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Using Non-Employer References
If you don't have a lot of good references from former employers, non-employer references can be helpful too. Generally, a potential employer will want at least two references from former employers. But if they require three references, you may be able to provide two from former employers and one from someone else. Professors, former co-workers and customers can all be good references if they know you well. If you have a choice between providing three lukewarm references from former employers or two lukewarm references from former employers plus one glowing reference from someone you didn't work for, latter is probably better choice. A survey done by Society of Human Resource Management (SHRM) found more than eight out of ten human resource professionals regularly check references, so don't count on an employer not contacting a lukewarm or bad reference.
There are a lot of misconceptions about legal issues surrounding reference checks. Some job seekers mistakenly believe that former employers can only provide dates of employment, position titles and salary history. Even though many companies have established regulations specifying that managers are only to confirm dates of employment, position and salary history, many managers are either unaware of these regulations or simply ignore them. Legally, an employer can provide as much information as they want about your tenure with their organization.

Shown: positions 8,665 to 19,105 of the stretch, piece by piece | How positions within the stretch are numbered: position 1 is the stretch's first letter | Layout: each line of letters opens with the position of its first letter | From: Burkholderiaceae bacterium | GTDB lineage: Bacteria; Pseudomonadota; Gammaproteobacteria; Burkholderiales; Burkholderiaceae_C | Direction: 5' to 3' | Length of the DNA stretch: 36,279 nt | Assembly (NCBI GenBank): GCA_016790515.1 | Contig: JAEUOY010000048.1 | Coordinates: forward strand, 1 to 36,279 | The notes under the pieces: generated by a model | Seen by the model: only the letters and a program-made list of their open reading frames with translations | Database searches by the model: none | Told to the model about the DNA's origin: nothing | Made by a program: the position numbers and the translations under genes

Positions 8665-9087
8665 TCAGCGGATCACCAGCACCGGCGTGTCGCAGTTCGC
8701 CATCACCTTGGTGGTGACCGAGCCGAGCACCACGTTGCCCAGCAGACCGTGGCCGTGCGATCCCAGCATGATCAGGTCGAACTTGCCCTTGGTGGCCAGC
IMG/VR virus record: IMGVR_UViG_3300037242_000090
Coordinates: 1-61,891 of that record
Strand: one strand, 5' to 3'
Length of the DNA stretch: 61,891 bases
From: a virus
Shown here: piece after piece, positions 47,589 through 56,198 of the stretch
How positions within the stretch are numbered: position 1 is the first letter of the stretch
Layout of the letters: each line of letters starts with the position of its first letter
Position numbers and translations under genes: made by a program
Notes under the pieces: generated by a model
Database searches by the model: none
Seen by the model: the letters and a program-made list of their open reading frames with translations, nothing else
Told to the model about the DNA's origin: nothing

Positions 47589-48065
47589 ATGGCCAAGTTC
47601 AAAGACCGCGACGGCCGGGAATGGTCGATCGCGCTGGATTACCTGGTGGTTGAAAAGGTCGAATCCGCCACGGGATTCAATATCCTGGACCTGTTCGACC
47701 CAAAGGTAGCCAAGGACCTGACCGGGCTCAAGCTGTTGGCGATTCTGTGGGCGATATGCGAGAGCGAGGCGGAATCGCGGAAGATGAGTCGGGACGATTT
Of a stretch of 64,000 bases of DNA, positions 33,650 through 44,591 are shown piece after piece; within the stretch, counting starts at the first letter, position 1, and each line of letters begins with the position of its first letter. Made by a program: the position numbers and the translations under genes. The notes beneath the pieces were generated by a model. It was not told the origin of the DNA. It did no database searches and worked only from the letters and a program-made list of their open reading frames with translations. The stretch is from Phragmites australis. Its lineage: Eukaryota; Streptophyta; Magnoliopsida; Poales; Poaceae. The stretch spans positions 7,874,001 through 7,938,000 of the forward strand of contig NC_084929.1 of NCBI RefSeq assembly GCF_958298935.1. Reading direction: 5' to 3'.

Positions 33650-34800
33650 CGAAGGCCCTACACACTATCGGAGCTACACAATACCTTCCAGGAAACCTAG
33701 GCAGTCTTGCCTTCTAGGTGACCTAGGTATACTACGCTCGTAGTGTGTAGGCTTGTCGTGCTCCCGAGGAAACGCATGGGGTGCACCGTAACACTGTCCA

As long as a former employer does not knowingly provide false information in a reference check, it is fair game. An employer can legally say or write negative things about you if they are just opinions. For example, employer could say "John was a horrible manager." What is not legal would be for an employer to knowingly provide false information. For example, if a former manager didn't like you, they could not say "John started a fire in our office building that caused thousands of dollars in damage" if it was not true. Regardless of legal rules, you do not want your references to say bad things about you. There are companies that for a small fee will call your references and provide you with results. If you suspect a reference you're using is saying unfavorable things, you may wish to consider using a reference checking firm. Alison & Taylor is one of leading companies in this market. To find out more about them, visit this link: http://www.jobsearchinfo.com/at.htm
Scott Brown is the author of the Job Search Handbook (http://www.JobSearchHandbook.com). As editor of the HireSites.com weekly newsletter on job searching, Scott has written many articles on the subject. He wrote the Job Search Handbook to provide job seekers with a complete yet easy to use guide to finding a job effectively.